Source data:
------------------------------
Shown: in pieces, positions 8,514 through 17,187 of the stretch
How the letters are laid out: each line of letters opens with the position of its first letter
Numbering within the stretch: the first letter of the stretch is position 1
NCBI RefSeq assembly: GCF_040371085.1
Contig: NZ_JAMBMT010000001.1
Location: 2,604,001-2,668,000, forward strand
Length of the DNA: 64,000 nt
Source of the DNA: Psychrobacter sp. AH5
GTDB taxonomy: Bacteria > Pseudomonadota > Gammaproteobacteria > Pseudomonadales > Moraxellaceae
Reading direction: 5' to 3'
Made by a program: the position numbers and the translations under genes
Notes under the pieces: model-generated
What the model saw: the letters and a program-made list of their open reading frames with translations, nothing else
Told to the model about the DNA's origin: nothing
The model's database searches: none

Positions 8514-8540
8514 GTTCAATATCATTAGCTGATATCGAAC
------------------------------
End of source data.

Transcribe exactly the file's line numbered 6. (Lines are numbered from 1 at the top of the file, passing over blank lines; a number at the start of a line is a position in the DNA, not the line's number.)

Location: 2,604,001-2,668,000, forward strand